The new program acts as a detective to find clues of very fast, mysterious explosions in the universe.
Lead researcher Ryan Ridden-Harper said the program found a dwarf nova, which comprises a white dwarf -- the dense remains of a star, something our Sun will be in billions of years -- gorging on a brown dwarf companion.
The brown dwarf, which is 10 times less massive, is a failed star resembling a planet.
"The rare event we found was a super-outburst from the dwarf nova, which can be thought of like a vampire star system," said Mr. Ridden-Harper, who conducted the study as part of his Ph.D. at The Australian National University (ANU).
"The incredible data from Kepler reveals a 30-day period during which the dwarf nova rapidly became 1,600 times brighter before dimming quickly and gradually returning to its normal brightness," Ridden continued.
The spike in brightness was caused by material stripped from the brown dwarf that is being coiled around the white dwarf in a disk. That disk reached up to 11,700 degrees Celsius at the peak of the super-outburst.
The program aims to find rare astronomical events that evolve rapidly, over hours or days - such as gamma-ray bursts from core-collapse supernovae, colliding neutron stars or potentially those not seen before through optical telescopes.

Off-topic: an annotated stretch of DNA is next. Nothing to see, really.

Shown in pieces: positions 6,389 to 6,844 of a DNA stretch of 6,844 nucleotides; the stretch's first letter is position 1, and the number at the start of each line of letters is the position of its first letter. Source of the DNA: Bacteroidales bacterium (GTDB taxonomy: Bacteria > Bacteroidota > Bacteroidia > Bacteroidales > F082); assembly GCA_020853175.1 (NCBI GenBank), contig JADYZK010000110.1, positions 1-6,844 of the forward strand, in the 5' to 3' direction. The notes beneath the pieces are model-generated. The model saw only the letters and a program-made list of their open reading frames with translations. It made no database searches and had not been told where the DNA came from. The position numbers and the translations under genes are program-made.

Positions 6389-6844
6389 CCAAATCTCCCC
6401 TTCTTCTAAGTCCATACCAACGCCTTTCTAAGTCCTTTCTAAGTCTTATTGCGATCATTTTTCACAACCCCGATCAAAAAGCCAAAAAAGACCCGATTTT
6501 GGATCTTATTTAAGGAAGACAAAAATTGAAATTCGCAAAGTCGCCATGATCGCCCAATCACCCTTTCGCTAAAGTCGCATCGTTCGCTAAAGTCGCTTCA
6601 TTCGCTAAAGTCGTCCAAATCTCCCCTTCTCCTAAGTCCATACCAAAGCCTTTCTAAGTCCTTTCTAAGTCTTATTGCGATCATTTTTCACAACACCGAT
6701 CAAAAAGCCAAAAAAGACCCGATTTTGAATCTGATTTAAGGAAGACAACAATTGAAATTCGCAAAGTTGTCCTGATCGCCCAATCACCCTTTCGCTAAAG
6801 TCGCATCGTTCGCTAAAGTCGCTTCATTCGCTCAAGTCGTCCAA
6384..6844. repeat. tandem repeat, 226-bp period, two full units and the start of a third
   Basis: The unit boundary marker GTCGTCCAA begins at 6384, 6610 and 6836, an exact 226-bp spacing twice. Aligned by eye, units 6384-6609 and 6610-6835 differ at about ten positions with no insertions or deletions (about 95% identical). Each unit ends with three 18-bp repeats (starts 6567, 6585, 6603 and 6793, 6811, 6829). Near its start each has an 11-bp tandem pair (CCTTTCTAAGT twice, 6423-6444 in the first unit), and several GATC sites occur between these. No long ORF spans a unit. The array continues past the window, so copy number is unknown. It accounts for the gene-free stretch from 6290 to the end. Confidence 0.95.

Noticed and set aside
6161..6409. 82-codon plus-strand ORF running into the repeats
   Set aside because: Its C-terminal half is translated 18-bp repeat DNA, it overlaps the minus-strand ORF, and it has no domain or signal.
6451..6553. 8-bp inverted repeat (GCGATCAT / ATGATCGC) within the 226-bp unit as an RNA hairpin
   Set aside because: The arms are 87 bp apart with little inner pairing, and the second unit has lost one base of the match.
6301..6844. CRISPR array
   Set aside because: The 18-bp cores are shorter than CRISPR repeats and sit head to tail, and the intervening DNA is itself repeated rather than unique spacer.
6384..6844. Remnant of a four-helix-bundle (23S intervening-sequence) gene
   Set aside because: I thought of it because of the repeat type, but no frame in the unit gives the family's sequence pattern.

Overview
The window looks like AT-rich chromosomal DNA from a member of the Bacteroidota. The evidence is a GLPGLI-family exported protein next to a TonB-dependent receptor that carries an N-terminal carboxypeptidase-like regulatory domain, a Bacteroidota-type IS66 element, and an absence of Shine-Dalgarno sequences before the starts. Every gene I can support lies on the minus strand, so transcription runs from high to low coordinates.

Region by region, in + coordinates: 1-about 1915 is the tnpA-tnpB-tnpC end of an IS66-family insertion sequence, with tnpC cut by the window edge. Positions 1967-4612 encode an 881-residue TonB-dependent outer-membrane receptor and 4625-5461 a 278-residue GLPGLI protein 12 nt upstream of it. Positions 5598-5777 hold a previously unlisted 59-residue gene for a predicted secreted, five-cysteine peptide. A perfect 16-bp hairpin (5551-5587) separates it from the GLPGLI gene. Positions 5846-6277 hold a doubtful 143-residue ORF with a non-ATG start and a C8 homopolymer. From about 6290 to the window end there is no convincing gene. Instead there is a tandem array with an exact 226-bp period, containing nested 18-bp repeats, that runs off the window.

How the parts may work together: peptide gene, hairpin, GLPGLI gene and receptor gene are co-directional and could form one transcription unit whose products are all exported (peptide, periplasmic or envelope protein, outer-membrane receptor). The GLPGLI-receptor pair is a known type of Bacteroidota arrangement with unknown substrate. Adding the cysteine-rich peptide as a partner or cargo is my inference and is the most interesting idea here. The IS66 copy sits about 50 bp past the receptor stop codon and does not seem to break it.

"The discovery of this dwarf nova was unexpected since it wasn't what we were searching for, but it provided excellent data and new insights into these vampire star systems," said Mr. Ridden-Harper, who made the discovery in collaboration with colleagues at ANU and the Space Telescope Science Institute (STScI) and the University of Notre Dame in the United States.
"The next steps for this project are to comb through all Kepler data and extend it to data from the Transiting Exoplanet Survey Satellite, which is known as TESS," Mr. Ridden-Harper said.
He also shared, "This will give us the best understanding of the most rapid explosions in the universe. Along the way, we might discover some rare events that no other telescope could find."
Dr. Brad Tucker, who supervised Mr. Ridden-Harper's work, said the program has extended the use of the Kepler Space Telescope's data to support innovative science.
"We've used it to see stars as they explode, the secret lives of black holes and now things previously missed -- this vampire star that had been lurking in the darkness of space," said Dr. Tucker from the ANU Research School of Astronomy and Astrophysics. (ANI)